End-to-end digitization of these processes helps Telefónica personalize offers to customers via any channel. It also provides visibility into the availability of services and devices before preparing offers and delivers real-time activation, ability to schedule appointments for installation and delivery, and traceability.

  1. Customer Service Processes Domain: manage queries, change requests, potential claims, and technical incidents, and in many cases anticipate customers’ requests

End-to-end digitization of customer service processes allows customers to report problems through any channel and resolve them during the first interaction. It also delivers real-time reports to the customer on the problem’s cause, status and resolution, and allows customers to schedule appointments in the event that action is required at their premises.

  1. Retention and Loyalty Processes Domain: manage customer satisfaction and look for loyalty and retention

End-to-end digitalization of these processes helps Telefónica construct customer knowledge databases using various sources and large volumes of information and technologies such as big data and business intelligence in order to personalize loyalty actions. For instance, if a customer with a bundle of voice, data and TV services listens to a lot of music but does not watch a lot of TV, Telefónica can use the customer’s consumption statistics to offer him or her a bundle of products that is more personalized.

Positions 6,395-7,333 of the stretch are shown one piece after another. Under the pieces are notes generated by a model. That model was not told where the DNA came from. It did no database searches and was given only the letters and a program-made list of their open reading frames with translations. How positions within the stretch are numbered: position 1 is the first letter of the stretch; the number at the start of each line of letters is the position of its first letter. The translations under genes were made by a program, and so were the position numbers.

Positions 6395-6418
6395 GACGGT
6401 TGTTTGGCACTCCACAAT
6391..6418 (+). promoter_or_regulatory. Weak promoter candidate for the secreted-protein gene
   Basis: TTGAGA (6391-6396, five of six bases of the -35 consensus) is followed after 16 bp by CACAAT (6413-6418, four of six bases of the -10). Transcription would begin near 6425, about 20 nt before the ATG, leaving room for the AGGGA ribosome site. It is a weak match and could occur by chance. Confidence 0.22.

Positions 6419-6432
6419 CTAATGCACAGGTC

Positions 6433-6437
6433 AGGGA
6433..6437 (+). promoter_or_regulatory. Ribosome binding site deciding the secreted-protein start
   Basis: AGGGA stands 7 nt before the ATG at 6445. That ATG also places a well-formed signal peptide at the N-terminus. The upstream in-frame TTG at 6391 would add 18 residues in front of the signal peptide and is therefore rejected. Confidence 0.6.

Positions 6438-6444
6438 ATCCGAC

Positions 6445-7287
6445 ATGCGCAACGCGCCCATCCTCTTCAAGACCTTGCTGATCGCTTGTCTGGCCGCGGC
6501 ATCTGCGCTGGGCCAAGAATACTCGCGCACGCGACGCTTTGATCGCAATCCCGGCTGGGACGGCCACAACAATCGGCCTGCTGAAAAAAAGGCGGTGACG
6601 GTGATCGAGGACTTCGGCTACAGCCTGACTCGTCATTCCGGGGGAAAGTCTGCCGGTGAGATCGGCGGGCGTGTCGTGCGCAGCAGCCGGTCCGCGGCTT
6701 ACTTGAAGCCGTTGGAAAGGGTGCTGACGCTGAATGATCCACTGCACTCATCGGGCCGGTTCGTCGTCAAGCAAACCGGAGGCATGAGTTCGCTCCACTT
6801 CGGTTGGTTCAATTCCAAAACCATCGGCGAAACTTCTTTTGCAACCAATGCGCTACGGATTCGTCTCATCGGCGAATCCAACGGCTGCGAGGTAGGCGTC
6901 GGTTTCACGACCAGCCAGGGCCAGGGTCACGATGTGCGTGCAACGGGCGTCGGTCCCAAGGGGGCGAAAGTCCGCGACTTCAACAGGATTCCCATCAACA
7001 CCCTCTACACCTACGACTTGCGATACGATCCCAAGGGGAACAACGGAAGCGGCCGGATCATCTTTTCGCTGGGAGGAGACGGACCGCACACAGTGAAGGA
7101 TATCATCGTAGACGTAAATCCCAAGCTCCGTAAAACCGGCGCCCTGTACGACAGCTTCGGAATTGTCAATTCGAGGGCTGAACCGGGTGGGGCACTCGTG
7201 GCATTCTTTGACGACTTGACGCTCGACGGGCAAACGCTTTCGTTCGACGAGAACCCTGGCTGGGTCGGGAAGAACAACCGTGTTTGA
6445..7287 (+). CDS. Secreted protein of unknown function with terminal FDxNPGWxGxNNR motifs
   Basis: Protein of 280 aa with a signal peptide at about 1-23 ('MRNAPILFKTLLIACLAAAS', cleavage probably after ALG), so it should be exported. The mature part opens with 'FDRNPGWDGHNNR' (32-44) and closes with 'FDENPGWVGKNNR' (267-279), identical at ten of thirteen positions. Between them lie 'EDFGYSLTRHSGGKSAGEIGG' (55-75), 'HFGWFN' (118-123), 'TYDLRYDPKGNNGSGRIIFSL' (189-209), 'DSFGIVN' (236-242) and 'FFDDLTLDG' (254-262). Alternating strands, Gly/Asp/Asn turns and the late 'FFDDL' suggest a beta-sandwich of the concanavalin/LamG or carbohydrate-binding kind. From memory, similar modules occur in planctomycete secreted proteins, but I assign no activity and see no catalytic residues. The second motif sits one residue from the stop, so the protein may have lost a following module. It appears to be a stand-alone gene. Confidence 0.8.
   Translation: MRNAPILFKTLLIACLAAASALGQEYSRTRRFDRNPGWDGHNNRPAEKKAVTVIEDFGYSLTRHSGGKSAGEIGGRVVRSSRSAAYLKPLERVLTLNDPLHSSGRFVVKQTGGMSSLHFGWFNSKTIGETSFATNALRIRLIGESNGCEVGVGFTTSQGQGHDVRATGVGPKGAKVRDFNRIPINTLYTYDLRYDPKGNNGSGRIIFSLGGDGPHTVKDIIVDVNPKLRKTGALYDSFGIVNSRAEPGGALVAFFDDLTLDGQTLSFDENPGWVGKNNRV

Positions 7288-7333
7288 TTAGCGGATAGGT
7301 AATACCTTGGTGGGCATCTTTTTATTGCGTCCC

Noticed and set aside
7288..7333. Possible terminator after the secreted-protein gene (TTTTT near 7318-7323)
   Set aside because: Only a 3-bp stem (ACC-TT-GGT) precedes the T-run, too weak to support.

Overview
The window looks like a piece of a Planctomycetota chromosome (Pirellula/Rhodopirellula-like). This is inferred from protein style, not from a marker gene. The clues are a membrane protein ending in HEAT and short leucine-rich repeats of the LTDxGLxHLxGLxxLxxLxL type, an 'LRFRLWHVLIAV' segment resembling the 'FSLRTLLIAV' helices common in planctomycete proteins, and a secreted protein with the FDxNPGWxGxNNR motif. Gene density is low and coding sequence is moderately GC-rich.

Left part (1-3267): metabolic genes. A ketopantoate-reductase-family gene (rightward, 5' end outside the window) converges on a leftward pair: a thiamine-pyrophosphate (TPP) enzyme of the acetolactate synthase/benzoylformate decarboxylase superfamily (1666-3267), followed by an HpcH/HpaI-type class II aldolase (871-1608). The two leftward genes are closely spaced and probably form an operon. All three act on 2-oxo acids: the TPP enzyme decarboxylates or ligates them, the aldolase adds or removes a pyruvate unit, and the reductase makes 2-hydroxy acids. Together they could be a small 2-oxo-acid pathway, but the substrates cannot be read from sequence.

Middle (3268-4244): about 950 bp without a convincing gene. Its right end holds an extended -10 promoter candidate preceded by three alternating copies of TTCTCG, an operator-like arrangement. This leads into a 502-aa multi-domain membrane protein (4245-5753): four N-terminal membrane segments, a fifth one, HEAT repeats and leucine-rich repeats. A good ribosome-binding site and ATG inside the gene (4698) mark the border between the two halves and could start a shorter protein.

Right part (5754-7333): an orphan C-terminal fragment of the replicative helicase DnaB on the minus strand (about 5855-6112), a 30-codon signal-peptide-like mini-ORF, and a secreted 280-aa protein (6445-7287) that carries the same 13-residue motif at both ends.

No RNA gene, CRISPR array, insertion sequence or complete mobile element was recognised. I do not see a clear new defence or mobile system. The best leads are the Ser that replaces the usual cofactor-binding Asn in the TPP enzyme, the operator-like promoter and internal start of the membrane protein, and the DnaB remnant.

Telefónica can customize loyalty actions using different channels, making cross-selling and upselling easier. The company also considers the relationship between customer-centric processes and other process domains such as enabling (network and IT) and support (logistics and human resources) domains.

Customer Journey Taxonomy

The Customer Journey Taxonomy covers key processes throughout the customer value chain and ensures consistency with other domains. They are broken down into macro-journeys and journeys, built around the Telefónica Business Process Blueprint.

Source: Telefónica

This tool helps Telefónica understand which capabilities enable a desired customer journey and makes it easier to prioritize and plan deployment of those capabilities.

Capturing value

Digitalization is so complex that there is no way to measure it with a single key performance indicator (KPI), so Telefónica has developed a set of metrics around its processes and customer journeys that enable evaluation of the impact of digitalization on:

  • customer experience, measuring use and customer satisfaction for each customer journey;